Freddie Mac survived the recent housing crisis and is poised to help homeowners
Freddie Mac was established in 1970 by the U.S. Congress to help stabilize the mortgage market and provide opportunities for home financing. By funding lenders who offer mortgages, Freddie Mac helps to provide the liquidity necessary to keep the mortgage market operating as consistently as possible. However, due to difficulties in the markets, Freddie Mac was forced into conservatorship in September of 2008 and began operating with oversight from the Federal Housing Finance Agency.
To directly aid potential or present homeowners, Freddie Mac currently uses a system of mortgage securitization to provide direct funding for Freddie Mac loans. The securitization process is one in which Freddie Mac purchases existing home loans originated by lenders and then uses the loans to create mortgage securities for sale on the capital markets. The money earned through the sale of the securities is then used to fund lenders.
The value of these securities is based on payments received by the mortgage borrowers. Payments are guaranteed by Freddie Mac itself to ensure that investors who purchase the securities aren't unduly affected should the homeowners involved default on their payments.
Freddie Mac mortgages are limited in the amount that can be guaranteed by the company. In 2012, the mortgage ceiling for Freddie Mac was $417,000 throughout most of the nation, with a possible ceiling of $625,000 in areas that were determined to be high-cost locations. The majority of the loans backed by Freddie Mac are fixed-rate mortgages, usually set for 30 years.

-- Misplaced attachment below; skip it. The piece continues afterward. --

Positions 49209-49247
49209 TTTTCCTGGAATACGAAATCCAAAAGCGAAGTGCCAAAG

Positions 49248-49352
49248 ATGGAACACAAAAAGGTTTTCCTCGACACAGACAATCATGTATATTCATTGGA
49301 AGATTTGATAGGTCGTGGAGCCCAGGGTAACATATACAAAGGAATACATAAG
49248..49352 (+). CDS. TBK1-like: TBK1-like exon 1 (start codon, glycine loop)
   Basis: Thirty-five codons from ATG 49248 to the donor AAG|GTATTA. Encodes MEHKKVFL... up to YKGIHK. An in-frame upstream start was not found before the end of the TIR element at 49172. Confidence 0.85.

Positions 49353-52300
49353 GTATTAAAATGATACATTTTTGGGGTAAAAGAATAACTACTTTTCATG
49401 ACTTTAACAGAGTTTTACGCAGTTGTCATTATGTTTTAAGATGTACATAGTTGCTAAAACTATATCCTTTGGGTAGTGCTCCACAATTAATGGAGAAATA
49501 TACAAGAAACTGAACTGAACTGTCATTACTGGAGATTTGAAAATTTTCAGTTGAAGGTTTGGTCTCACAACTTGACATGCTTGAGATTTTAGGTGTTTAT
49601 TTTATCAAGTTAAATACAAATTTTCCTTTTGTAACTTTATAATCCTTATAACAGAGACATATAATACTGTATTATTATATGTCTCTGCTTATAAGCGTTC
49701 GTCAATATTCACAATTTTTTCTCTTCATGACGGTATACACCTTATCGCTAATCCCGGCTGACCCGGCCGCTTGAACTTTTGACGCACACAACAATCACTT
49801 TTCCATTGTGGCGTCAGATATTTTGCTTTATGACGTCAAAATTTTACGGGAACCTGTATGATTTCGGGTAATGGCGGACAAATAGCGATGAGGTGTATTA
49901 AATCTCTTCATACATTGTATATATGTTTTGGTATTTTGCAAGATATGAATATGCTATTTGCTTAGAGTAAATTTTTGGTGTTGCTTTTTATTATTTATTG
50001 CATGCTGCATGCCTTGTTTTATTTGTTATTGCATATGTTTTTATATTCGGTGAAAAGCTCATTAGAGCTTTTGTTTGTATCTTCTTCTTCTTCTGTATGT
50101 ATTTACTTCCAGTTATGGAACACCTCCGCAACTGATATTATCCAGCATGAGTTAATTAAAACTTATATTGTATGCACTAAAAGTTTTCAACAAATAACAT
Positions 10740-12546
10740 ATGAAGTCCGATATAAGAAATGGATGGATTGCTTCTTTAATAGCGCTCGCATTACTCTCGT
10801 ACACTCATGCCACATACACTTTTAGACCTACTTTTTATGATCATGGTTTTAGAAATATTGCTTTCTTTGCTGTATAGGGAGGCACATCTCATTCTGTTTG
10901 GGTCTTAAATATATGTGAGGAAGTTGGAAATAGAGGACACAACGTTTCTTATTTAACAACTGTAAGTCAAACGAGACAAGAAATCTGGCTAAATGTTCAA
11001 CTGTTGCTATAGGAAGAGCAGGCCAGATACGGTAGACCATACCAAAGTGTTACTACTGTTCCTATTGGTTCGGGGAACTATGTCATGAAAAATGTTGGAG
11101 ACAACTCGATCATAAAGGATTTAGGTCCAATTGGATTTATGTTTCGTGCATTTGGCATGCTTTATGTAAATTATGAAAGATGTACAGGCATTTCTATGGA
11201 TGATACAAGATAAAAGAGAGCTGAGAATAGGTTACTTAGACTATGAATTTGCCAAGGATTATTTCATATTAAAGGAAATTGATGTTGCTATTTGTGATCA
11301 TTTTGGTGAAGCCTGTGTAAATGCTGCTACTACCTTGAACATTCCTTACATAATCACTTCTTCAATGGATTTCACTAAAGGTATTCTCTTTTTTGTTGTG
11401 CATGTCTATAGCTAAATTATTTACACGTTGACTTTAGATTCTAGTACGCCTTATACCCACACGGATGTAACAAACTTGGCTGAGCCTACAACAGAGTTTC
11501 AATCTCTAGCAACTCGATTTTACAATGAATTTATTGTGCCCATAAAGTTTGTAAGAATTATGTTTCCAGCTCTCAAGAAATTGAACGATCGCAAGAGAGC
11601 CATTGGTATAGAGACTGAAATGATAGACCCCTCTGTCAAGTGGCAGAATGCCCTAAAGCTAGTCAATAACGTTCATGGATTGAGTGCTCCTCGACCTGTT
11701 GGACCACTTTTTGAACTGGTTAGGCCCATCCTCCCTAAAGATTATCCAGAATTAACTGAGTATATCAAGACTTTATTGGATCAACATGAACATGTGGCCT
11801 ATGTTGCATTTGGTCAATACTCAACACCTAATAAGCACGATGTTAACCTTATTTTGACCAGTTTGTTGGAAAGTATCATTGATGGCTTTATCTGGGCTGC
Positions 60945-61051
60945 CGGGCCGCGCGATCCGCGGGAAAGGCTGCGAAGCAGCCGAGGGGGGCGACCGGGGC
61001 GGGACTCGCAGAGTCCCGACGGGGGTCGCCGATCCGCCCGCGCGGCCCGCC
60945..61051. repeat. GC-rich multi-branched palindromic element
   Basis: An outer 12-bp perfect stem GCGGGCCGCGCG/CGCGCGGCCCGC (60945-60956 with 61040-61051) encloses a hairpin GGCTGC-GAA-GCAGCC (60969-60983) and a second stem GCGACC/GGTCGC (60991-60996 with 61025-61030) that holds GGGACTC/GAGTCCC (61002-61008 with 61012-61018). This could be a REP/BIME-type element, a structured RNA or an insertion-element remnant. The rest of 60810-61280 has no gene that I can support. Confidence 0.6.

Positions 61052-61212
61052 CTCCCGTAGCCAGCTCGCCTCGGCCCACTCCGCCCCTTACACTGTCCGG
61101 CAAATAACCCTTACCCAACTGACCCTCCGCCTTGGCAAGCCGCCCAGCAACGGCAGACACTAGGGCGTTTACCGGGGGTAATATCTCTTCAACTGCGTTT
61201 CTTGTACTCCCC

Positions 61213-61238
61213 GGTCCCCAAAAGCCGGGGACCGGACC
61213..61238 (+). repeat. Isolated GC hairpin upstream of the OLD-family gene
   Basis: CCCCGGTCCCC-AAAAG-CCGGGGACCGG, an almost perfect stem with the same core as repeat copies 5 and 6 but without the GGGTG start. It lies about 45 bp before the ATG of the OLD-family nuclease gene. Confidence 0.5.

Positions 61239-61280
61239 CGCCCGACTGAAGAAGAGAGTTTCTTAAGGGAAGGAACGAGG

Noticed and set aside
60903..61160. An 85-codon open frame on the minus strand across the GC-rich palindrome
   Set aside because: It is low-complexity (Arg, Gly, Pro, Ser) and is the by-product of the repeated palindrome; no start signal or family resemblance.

In its purview of extending loans to as many Americans as possible, Freddie Mac often offers favorable loan terms, including low down payments and competitive interest rates. In the first week of February 2013, for example, the average interest rate offered was only 3.53 percent, with upfront lender fees of 0.8 percent. The 30-year rate was up slightly from the low of 3.31 percent seen in the fall of 2012.
With its partnerships with Fannie Mae and the Federal Housing Administration (FHA), Freddie Mac is part of a trio of agencies guaranteeing approximately 90 percent of new home loans issued in the U.S.
This high level of support is unlikely to continue, as the company has been heavily restricted during its conservatorship. The portfolio of the firm has shrunk, giving it less funds to provide lenders, and the profits that once went into further financing have been redirected to repay monies received from the federal government through a $72 billion bailout provided by the Treasury. The proposed reductions would see the combined mortgage holdings of Freddie Mac and Fannie Mae reduced to $250 billion by 2018, down from $1.5 trillion in 2012.
(To learn more about Freddie Mac, its programs and services, click here .)
While Freddie Mac currently backs millions of homeowner mortgages, there is continued pressure on the federal government to attempt to reduce its involvement in backing mortgages. If you have or have been considering a federally backed home loan, it will serve you well to have an experienced guide in your corner. RealtyNow can help by connecting you to local real estate professionals who can assist you.